Deepfakes are a problem. That has become clear over the years with people using artificially intelligent deep synthesis programs to scam, defame, and generally spread misinformation. China has made a step in tackling the issue of deepfakes with a new law that requires anything made with the use of deep synth tech to be tagged as such.
The regulations are laid out in a recent announcement from the Cyberspace Administration of China, the Ministry of Industry and Information Technology, and even the Ministry of Public Security, collectively (via zdnet). It goes into detail about the worries that have led up to the law being passed and denotes a very long list of the affected technologies.
"While deep synthesis services meet user needs and improve user experience, they are also used by some unscrupulous people to produce, copy, publish, and disseminate illegal information, slander, belittle the reputation and honor of others," it says (machine translated).
And it's not just facial replacement that's being targeted by the new regulations. It also relates to any kind of face manipulation, gesture manipulation, and anything involving deep learning, virtual reality, text/audio/image generation via synthetic algorithms, virtual scenes, and even anything generated using text-to-speech technology will need to be tagged as such. The list goes on. It makes sense as advancements have made it extremely difficult to detect deepfake content with the naked eye.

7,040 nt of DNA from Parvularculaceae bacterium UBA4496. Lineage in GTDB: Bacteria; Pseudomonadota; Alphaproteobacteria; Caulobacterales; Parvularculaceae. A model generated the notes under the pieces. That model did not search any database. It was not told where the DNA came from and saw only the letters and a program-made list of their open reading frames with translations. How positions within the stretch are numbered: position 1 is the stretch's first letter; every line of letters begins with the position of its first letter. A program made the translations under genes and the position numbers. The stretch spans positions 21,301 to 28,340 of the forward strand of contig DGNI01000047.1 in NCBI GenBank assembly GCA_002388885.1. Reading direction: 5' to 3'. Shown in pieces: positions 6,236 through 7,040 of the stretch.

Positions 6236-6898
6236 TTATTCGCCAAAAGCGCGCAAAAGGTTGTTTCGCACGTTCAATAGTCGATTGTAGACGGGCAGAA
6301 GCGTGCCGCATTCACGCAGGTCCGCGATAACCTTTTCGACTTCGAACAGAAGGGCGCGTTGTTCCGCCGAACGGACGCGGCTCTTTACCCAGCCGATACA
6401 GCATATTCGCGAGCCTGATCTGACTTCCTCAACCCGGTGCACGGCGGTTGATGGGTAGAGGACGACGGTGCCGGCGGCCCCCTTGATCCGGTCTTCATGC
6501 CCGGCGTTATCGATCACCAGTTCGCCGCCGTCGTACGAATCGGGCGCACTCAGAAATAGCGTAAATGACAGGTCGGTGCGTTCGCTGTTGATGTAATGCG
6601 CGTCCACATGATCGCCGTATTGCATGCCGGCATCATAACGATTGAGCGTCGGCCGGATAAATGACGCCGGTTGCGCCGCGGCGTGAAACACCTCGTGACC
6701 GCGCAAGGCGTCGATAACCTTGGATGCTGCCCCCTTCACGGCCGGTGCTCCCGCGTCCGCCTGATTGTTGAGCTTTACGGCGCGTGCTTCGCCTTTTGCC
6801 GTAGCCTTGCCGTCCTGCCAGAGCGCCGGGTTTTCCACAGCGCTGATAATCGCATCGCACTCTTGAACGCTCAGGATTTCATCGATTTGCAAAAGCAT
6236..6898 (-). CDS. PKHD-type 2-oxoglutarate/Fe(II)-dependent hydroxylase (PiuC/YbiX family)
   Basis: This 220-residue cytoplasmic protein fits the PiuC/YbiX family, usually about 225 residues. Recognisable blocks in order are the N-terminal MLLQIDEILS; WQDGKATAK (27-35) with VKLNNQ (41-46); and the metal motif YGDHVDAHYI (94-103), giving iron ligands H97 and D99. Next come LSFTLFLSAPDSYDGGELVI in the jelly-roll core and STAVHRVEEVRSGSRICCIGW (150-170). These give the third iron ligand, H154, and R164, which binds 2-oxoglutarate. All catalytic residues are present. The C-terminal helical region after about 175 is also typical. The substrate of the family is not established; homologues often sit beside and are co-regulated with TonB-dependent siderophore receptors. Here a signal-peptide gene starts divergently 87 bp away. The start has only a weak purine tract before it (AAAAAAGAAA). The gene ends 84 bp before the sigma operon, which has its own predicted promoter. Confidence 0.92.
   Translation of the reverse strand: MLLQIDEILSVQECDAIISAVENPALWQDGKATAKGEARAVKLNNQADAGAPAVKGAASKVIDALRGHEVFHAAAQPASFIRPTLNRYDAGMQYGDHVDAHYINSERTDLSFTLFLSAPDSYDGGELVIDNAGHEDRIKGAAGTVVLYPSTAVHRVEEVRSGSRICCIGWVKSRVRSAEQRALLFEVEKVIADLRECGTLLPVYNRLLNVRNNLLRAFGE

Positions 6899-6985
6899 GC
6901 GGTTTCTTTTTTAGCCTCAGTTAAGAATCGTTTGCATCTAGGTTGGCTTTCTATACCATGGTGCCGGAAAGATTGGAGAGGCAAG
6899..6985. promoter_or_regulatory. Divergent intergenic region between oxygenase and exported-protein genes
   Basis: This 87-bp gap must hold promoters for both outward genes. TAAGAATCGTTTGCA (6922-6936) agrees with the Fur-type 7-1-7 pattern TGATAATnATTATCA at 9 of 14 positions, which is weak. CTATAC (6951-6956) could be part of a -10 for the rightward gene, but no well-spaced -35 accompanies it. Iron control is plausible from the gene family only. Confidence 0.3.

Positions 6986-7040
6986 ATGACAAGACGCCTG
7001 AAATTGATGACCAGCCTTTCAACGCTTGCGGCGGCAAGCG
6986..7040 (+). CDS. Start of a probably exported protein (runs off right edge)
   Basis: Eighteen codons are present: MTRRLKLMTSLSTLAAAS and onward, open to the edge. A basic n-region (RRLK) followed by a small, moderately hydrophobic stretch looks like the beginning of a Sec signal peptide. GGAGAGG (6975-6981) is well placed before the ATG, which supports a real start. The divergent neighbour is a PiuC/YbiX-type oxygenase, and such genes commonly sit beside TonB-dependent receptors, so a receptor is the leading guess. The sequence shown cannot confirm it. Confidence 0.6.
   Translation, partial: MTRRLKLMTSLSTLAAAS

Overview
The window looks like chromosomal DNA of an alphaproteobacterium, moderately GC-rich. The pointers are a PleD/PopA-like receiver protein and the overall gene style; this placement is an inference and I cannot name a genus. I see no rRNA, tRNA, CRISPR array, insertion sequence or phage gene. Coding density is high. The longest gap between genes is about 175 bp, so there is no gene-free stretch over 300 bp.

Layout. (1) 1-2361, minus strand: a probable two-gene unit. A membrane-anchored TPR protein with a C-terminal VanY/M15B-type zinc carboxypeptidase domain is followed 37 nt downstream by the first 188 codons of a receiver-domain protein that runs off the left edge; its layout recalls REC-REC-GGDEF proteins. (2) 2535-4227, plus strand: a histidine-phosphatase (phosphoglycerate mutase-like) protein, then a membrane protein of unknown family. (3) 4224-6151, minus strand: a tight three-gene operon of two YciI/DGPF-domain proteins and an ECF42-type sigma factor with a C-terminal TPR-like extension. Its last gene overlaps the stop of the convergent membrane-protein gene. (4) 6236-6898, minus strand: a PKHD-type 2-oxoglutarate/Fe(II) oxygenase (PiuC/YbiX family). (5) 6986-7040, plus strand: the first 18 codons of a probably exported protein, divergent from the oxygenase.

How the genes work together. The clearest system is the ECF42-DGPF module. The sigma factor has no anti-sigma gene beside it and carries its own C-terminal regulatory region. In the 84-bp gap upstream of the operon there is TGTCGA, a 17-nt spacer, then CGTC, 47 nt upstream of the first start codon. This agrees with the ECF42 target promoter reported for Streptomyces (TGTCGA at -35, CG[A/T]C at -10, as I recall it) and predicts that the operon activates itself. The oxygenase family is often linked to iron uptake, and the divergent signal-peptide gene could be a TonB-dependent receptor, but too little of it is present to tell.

Of course, there is tech meant to detect deepfakes, such as Intel's FakeCatcher which works with around 96% accuracy, but it goes without saying that we shouldn't need to resort to such tactics just to confirm whether something is real. The average person on Facebook isn't going to bother running everything they scroll past through detection apps, and that certainly has the potential to disturb what the announcement calls a "good ecology of cyberspace."
Honestly, it's a wonder deepfakes have been allowed to go unchecked in China for this long. As for the US, the IACP's Police Chief Magazine explains that "Due to a lack of awareness, deepfake-specific laws exist in only a few states." Election influencing deepfakes are banned in Texas, deepfake porn is disallowed in Virginia, and California has banned "malicious deepfakes within 60 days of an election and nonconsensual deepfake pornography." Which although it's a step in the right direction, it's nowhere near as thorough as China's revised take on the phenomenon.
Part of the reasoning behind bringing in these regulations, the announcement notes, is to "promote the standardized development of in-depth synthesis services." Whether the regulations will result in a stifling of creativity alongside it remains to be seen. I think we can all get behind laws against nonconsensual deepfake pornography, at the very least.
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Screw sports, Katie would rather watch Intel, AMD and Nvidia go at it. Having been obsessed with computers and graphics for three long decades, she took Game Art and Design up to Masters level at uni, and has been demystifying tech and science—rather sarcastically—for three years since. She can be found admiring AI advancements, scrambling for scintillating Raspberry Pi projects, preaching cybersecurity awareness, sighing over semiconductors, and gawping at the latest GPU upgrades. She's been heading the PCG Steam Deck content hike, while waiting patiently for her chance to upload her consciousness into the cloud.